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Stockton-on-Tees, Durham

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Up to 1834

A workhouse was first set up on Bishop Street in Stockton in 1730. Corporation accounts for that year list a payment to a Mr Pewterer "for his trouble of writing to the Bishop to obtain leave to dig his brick and build a Workhouse upon the waiste two dozen wine, which cost £2-6s-0d."

A parliamentary report of 1777 recorded local workhouses in operation at Stockton (for up to 80 inmates), Hartlepool (20), Norton (24), and Yarm (40). In 1790, the Stockton Dispensary was set up in a room of the "Stockton Poorhouse" although in 1816 it moved to some new almshouses. An 1827 directory noted that the workhouse "situated at the corner of the street to which it gives name, is the receptacle for the paupers of the parish who are lodged and fed in it under the direction of a master, at the average weekly cost of 3s.2d. each". In the same year, Graham James was recorded as being governor of the Yarm workhouse.

Stockton Workhouse Street site, 1855.

After 1834

Stockton Poor Law Union formally came into existence on 7th February 1837. Its operation was overseen by an elected Board of Guardians, 54 in number, representing its 41 constituent parishes and townships as listed below (figures in brackets indicate numbers of Guardians if more than one):

County of Durham
Parish of Stockton: Stockton Town and Borough (8), East Hartburn, Preston.
Parish of Billingham: Billingham, Cowpen Bewley, Newton Bewley, Wolviston, Egglescliffe, Aislaby, Newsham, Elton, Elwick Hall.
Parish of Greatham: Greatham, Claxton.
Parish of Grindon: Dalton Piercy, Elwick, Hart, Hartlepool (3), Longnewton, Norton (2), Throston, Thorp Bulmer, Whitton.
Parish of Redmarshall: Carlton, Redmarshall.
Parish of Stranton: Stranton, Brierton, Seaton Carew.
County of York — North Riding
Parish of Kirk Leavington: Castle Leavington, Kirk Leavington, Low Worsall.
Parish of Middlesbrough: Middlesbrough (3), Linthorpe.
Parish of Northallerton: High Worsall, Stanton, Acklan, Ingleby Barwick, Maltby, Thornaby, Yarm (2).
Later Addition: Low Spennymoor (from 1894).

The population falling within the Union at the 1831 census had been 23,236 — with parishes ranging in size from Brierton (population 22) to Stockton itself (7,763). The average annual poor-rate expenditure for the period 1833-35 had been £7,375 or 6s.4d. per head of the population.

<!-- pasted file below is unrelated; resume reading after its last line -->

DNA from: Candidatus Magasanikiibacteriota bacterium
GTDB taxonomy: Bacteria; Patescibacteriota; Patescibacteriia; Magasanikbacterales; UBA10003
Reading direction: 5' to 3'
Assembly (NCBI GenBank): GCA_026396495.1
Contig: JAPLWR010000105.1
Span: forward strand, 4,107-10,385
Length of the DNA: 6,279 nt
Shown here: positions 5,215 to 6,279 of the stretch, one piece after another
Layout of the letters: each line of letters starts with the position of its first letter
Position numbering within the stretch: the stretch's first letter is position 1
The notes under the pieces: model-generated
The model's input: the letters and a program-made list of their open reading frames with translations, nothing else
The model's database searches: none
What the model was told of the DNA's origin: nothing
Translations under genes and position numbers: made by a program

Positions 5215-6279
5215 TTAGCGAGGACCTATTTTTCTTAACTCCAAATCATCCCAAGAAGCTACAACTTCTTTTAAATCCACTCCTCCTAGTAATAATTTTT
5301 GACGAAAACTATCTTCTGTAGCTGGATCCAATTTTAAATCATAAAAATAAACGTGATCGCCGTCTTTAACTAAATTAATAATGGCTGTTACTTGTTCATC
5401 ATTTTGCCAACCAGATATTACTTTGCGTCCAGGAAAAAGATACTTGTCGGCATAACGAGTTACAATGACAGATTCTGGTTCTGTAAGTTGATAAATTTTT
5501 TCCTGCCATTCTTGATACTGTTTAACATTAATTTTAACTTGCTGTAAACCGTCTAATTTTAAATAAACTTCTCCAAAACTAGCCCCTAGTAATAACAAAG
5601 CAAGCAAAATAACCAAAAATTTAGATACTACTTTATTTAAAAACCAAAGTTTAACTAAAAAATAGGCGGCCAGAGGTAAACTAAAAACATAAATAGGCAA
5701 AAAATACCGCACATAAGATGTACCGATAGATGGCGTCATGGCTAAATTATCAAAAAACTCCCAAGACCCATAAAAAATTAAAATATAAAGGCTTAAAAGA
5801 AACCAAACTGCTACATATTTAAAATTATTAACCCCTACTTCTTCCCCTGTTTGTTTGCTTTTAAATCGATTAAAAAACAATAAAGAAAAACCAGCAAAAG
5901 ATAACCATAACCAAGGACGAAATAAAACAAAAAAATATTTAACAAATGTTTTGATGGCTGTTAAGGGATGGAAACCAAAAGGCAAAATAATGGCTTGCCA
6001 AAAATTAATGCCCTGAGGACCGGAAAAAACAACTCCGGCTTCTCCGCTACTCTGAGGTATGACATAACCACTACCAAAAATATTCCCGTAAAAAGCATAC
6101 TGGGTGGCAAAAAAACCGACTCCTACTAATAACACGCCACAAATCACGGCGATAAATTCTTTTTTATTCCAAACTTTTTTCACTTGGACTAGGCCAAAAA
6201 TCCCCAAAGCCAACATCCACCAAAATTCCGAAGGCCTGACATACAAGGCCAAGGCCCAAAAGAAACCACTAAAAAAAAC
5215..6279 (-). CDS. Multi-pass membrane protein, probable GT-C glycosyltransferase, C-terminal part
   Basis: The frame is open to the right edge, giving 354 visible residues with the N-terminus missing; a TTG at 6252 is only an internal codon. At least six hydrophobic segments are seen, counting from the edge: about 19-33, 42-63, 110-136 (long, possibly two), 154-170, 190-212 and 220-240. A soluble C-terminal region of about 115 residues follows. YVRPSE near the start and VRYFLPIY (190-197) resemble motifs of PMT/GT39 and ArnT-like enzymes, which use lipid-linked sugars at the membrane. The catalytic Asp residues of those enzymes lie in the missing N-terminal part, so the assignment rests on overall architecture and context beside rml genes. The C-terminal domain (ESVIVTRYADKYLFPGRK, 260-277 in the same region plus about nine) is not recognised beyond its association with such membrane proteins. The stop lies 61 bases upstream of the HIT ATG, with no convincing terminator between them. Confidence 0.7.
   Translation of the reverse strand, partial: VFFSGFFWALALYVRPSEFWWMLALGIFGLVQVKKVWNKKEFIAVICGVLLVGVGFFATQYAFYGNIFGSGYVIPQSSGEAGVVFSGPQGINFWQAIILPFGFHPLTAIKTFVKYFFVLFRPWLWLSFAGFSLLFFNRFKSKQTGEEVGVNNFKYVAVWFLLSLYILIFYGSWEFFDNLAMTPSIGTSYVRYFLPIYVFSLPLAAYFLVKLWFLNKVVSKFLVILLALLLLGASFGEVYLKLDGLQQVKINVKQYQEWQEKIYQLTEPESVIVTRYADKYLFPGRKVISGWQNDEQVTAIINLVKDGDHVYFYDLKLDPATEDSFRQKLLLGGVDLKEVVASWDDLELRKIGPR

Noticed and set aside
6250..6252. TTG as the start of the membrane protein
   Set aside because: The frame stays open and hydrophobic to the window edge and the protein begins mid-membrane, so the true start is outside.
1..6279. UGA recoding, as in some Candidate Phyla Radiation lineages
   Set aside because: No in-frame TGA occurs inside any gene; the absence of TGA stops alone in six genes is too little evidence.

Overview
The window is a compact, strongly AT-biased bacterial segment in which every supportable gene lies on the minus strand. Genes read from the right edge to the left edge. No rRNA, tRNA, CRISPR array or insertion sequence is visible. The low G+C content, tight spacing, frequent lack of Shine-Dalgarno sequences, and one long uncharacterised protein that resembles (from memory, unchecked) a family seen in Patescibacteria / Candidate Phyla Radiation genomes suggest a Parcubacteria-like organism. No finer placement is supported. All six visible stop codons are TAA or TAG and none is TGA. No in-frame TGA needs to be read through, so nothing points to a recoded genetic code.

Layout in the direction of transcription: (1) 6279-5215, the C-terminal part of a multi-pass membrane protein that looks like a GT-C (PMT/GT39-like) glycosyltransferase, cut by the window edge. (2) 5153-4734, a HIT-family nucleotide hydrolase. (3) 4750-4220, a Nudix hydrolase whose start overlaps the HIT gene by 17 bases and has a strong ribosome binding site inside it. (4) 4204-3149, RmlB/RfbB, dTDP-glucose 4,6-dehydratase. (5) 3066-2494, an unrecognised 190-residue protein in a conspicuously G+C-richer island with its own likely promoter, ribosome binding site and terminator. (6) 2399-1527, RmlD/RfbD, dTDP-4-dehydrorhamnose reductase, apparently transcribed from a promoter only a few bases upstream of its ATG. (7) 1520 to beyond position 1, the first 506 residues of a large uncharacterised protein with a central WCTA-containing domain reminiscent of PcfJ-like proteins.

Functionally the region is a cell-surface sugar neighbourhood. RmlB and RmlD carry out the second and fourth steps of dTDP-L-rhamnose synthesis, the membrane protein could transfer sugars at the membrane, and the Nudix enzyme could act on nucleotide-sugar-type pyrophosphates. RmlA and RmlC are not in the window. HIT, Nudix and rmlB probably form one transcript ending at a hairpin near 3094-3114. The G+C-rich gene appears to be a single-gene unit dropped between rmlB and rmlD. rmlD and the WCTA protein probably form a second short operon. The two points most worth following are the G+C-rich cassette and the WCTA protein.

The new Stockton Union took over the existing Stockton parish workhouse. This was a very small workhouse, accommodating a maximum of 40 inmates and averaging about 20. The 1841 census records a total of 32 inmates, 18 female and 14 female, although the adult inmates were all female except for one man aged 60. In May 1847, a report by Assistant Poor law Commissioner HJ Hawley noted that the workhouse was in use as a fever hospital following an outbreak of illness amongst the vagrants. In addition, there were no receiving wards, school, or separate sick-ward, and poor supervision of inmates.

In 1849-51, a new workhouse was built at a nine-acre site on Portrack Lane, Stockton. It was designed by John and William Atkinson and could accommodate up to 260 inmates. Its layout is shown on the 1855 map below.

Stockton Portrack Lane site, 1855.

The initial buildings occupied only half of the site. The main entrance block at the north fronted onto Portrack Lane and contained the porter's lodge and Master's quarters. Vagrants' wards lay to each side of the entrance. The main building was originally a U-shaped layout and contained male accommodation at the east and female at the west. Children were housed in a separate block at the south of the site and an infirmary block stood at the south-west.

The buildings were later much expanded. A central wing containing a dining-hall was added at the rear of the entrance block. A further ward block was erected to the south, and a large new building for male patients was erected in 1868 at the south-east of the site. Another block, probably for isolation cases, was built to the south of the original infirmary. The workhouse location and layout are shown on the 1914 map below.

Stockton Portrack Lane site, 1914.

In 1875, part of the Stockton Union separated to form a new Middlesbrough Union. As part of the reorganisation, Stockton also lost the following townships to the Stokesley Union: Castle Leavington, Kirk Leavington, High Worsall, Low Worsall, Picton, and Yarm.

After 1930, the workhouse was renamed Stockton Public Assistance Institution, then in 1948 became Portrack Geriatric Hospital. In 1972 it was renamed St Anne's Hospital but closed in the 1970s. The buildings were then demolished.

Stockton Children's Homes / Cottage Homes

In the early 1900s, the union erected children's homes in Stockton — four in Hartington Road and four in Windsor Road, accommodating a total of 120.

Stockton Hartington Road homes, 2005.
© Peter Higginbotham.

Stockton Hartington Road homes, 2005.
© Peter Higginbotham.

Stockton Windsor Road homes, 2005.
© Peter Higginbotham.

The Hartington Road houses are still owned by the local council — two are used for offices by social services and two were until recently being used as temporary accommodation for homeless families etc. The former Windsor Road homes are now used as a residential care establishment.




Note: many repositories impose a closure period of up to 100 years for records identifying individuals. Before travelling a long distance, always check that the records you want to consult will be available.

  • Durham County Record Office, County Hall, Durham DH1 5UL. Holdings include: Guardians' minutes (1888-91, 1895-1930); Admissions and discharges (1915-32); Registers of children (1900-46); etc.


  • Turner, JJ (1984) The Guisborough, Middlesbrough and Stockton-on-Tees Poor Law Union Workhouses 1837-c.1930.


  • None.

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